While a person can donate a kidney when living, a heart cannot be donated unless comes from a brain-dead patient. One is not guaranteed to survive the waiting time, thus the ability to 3D bio-print the desired organs would be invaluable to the world. Besides, the ability to easily transport 3D printers has made it a key tool even in conflict zones to help those who have lost limbs, with MakerBot being one of the leaders in this area of healthcare.
Fully-functioning, Transplantable Organs Remains Ultimate Goal of 3D Bioprinting
The biomaterials used in 3D bioprinting refer to the synthetic, and natural polymers such as alginate, gelatine, collagen, agarose, polyethylene glycol (PEG), and hydroxyapatite because of their biocompatible nature, and controllable physio-chemical properties that can be modified to suit the ECM structure, and formation. The main objective of three-dimensional printing is to print a living cell, or create a 3D scaffold of a biomaterial - a composite made up of biomaterials, cells, and other required components. It involves an automated fabrication of 3D printed living tissues by the layer-wise deposition of biomaterials with an accurate positioning of cells.
The main component of the 3D bioprinting is the bio-ink (such as cells, biomedical polymers, and bio-signals), which is crucial for the development of functional organs, or tissue structures. The technology can be used for fabrication of functional human tissues, or organs such as cartilages, heart, liver, skin, bones, and muscles along with generation of microfluidic models of organs-on-a-chip in the near future. As the 3D bioprinting technology continues to progress, healthcare providers, and researchers will continue to explore newer applications - from implants and surgical tools, to tissues and functioning organs such as 3D printed lungs, intestines, liver, and brain. A recent research published by Polish researchers throws light on printing prototypes of artificial pancreas.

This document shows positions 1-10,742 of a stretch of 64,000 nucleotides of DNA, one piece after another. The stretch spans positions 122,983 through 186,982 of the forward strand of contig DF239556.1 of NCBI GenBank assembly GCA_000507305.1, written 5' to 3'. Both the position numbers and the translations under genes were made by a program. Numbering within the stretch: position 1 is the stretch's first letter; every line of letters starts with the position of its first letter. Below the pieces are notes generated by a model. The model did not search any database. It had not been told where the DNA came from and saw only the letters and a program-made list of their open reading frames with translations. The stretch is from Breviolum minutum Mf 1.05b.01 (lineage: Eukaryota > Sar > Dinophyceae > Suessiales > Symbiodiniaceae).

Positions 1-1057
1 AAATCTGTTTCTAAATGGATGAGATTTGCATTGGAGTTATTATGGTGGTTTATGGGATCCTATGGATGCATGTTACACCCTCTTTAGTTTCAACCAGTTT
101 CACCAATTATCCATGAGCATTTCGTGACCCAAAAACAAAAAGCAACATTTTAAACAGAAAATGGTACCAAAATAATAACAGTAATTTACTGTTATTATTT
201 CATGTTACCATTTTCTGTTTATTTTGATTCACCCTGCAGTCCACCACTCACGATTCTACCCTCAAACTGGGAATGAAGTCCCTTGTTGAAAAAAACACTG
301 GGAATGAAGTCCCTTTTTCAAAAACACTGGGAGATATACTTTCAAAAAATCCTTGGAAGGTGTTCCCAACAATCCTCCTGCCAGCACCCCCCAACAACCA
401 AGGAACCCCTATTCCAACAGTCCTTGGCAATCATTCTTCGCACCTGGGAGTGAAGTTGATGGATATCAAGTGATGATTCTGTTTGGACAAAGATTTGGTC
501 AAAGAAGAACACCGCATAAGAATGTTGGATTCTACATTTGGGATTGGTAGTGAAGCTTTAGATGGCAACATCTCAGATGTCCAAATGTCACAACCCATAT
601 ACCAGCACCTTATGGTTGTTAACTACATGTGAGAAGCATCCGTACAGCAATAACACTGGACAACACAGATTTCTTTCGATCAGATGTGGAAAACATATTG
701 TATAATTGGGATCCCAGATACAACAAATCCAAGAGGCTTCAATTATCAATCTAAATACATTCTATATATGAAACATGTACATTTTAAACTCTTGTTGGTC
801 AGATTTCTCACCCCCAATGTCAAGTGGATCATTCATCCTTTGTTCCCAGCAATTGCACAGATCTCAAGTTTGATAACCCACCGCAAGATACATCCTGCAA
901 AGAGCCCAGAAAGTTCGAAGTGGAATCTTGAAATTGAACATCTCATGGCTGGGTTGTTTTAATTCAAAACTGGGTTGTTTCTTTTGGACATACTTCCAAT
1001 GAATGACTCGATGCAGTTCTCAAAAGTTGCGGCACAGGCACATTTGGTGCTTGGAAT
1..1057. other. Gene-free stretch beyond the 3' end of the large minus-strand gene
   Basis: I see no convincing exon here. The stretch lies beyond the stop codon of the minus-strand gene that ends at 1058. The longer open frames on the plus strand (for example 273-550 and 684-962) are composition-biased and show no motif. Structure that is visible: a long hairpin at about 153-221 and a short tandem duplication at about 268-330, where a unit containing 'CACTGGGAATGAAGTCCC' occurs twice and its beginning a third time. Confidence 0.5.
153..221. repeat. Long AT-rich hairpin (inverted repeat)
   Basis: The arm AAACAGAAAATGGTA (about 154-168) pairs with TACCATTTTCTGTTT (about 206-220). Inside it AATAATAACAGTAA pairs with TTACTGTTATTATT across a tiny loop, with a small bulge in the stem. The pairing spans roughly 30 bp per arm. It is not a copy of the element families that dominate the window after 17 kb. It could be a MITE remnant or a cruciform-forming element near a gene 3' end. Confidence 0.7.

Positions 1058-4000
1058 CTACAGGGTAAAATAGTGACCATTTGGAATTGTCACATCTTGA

In-situ Bioprinting Remains a Challenge with Multiple Obstacles
3D bioprinting has impacted everything from spine care to orthotics, and 3D bioprinted tissues are supposed to be applied directly at the point of injury, whether it is the tissue itself, around bones, or on the skin. Doctors may be able to scan wounds and spray on layers of cells to heal them faster. Tailoring medical solutions to patients, and doctors definitely improves the final outcome. Leading companies such as L’Oréal are investing premium into R&D to discover ways to create 3D printed skin. 3D bioprinted skin is useful not just for humans directly but also for skincare, and other related segments seeking new ways to test their products, study human organ functioning, and test pharmaceutical drugs without requiring living humans, or animals. The real challenge facing 3D bioprinting is its overly complicated know-hows, and therefore the associated ethical, and regulatory concerns, as well as the various biological, and technological challenges.
Major 3D Bioprinting Companies in Global Market
Allevi Inc., Andiamo, Aspect Biosystems Ltd, CELLINK GLOBAL, CoreLink, LLC., ENVISIONTEC, INC., LAZARUS 3D, LightForce Ortho, Organovo Holdings Inc., Poietis, and Tissue Regeneration Systems Inc. are some of the significant players driving the competitive landscape of the global 3D bioprinting market.